4 Leader Essentials for STEM Chairs
STEM chairs host programs for local girls with their branches and state leadership, assist with expansion of the national AAUW Tech Trek and Tech Savvy programs, and spread the word about AAUW’s research in science, technology, engineering, and mathematics (STEM). Check out these tips to bring STEM opportunities to more girls in your community.
1. Host a branch or state STEM program.
Many AAUW branches and states host conferences, camps, after-school programs, and other activities in their local communities. As a STEM chair, you can help your branch start its own program and connect with the community. Check out our online options for STEM leaders:
- Sign up for the Spotlight on STEM newsletter to see examples of the events and activities that AAUW branches host. All STEM chairs are subscribed to the newsletter; encourage others in your branch to sign up.
- Learn about established programs to find out what program types have been most successful. You can also contact other branch leaders about their programs.
- Before you start planning a program for your area, brainstorm with your branch using this sample needs assessment to determine the best way to reach local girls.
- Use the teentech™ Program in a Box to learn how to implement a STEM program for teens, from initial planning to the day of the event.
- Contact the AAUW STEM Task Force to learn about opportunities for STEM collaboration and new programs in your area by e-mailing firstname.lastname@example.org.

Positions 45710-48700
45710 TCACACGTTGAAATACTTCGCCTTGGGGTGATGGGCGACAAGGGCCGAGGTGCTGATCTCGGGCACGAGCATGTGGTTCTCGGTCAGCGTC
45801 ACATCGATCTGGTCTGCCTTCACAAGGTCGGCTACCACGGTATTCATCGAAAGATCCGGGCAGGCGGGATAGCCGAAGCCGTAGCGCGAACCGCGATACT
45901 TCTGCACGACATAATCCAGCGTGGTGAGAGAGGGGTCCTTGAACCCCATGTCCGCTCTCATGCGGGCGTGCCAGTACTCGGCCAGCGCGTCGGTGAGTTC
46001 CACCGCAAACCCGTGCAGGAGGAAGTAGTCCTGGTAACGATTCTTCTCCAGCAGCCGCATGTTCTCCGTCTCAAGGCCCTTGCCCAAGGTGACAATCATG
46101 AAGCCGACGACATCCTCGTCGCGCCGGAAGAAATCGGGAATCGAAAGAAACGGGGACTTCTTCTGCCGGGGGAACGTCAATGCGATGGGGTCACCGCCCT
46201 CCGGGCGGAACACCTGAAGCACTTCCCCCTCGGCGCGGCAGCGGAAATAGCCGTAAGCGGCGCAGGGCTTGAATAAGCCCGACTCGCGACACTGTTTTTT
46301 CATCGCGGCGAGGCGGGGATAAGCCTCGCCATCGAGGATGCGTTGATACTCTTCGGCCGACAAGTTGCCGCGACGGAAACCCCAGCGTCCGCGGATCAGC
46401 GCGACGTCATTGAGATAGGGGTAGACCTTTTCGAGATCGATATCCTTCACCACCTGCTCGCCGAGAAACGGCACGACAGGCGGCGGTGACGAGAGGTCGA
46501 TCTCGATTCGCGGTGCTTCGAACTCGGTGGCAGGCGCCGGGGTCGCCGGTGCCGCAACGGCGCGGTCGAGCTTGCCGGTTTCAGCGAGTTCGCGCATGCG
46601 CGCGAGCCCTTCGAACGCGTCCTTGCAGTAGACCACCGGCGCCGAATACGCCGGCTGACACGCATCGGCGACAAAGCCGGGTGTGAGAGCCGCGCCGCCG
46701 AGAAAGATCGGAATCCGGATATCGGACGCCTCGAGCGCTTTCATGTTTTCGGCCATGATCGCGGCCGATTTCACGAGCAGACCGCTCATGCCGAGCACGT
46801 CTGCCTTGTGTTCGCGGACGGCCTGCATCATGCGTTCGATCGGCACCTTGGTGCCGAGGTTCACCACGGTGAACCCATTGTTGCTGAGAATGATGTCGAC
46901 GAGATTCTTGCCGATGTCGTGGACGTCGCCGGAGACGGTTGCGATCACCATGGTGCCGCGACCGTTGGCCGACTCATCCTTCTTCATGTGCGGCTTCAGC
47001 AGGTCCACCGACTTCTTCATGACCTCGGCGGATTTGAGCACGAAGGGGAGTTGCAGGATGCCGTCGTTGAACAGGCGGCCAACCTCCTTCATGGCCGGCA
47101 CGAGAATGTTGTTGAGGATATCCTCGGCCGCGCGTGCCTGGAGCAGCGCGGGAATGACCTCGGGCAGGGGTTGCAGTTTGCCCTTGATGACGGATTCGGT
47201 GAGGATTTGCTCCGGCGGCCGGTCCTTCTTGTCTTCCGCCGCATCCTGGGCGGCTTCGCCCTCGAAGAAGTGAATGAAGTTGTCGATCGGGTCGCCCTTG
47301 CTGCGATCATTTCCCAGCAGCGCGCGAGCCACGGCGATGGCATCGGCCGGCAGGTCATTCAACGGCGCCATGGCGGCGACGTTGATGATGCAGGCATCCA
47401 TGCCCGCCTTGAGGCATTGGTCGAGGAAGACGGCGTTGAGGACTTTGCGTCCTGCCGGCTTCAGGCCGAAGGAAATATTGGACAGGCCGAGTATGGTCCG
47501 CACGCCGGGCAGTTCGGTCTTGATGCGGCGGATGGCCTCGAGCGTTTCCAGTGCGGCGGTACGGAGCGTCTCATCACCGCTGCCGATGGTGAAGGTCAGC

2. Get involved with Tech Trek in your community.
Tech Trek is a weeklong summer camp for rising eighth-grade girls that develops girls’ interest, excitement, and self-confidence in STEM fields. The success of the Tech Trek model from AAUW of California prompted the program’s expansion to seven pilot sites across the United States. You can get involved with Tech Trek by applying to host a camp, donating to the Tech Trek program, or volunteering with a camp in your area. Use this brochure to promote Tech Trek to members and potential allies.
3. Start a Tech Savvy conference for local girls.
Tech Savvy is a one-day conference designed to develop girls’ awareness of educational and career paths in STEM while encouraging adults to help girls pursue these interests throughout their lives. The successful program began at the AAUW Buffalo (NY) Branch, and AAUW has since expanded Tech Savvy to 17 sites nationwide. Help AAUW fulfill our mission of empowering girls in STEM by volunteering with a Tech Savvy conference in your area, or create a committee and apply to host one in the future.
4. Promote AAUW’s work in STEM.
With promotional materials from AAUW, you are equipped to serve as an ambassador about AAUW programs and opportunities at STEM conferences and professional networking events and develop key collaborations in your community. Try one — or all! — of these options:
- Inform local educators about how they can recruit and retain more girls in the STEM fields using the recommendations from the Why So Few? Women in Science, Technology, Engineering, and Mathematics executive summary.
- Use this PowerPoint presentation to share the findings of the report and encourage your branch to take action.
- Order printed copies of the full report on ShopAAUW (or download it here) to get an in-depth look at the findings on women in STEM.
Use this step-by-step guide to make sure your events are accessible for people with disabilities.
Questions? Contact AAUW STEM staff at email@example.com.
AAUW branches across the country empower girls in their communities with programs that build confidence in male-dominated STEM fields.
“Tech Trek was the first time I didn’t have male classmates looking down on me or making me feel weird for loving science and math,” says Ellen Thuy Le.
A 2010 research report by AAUW explains why there so few women scientists and engineers.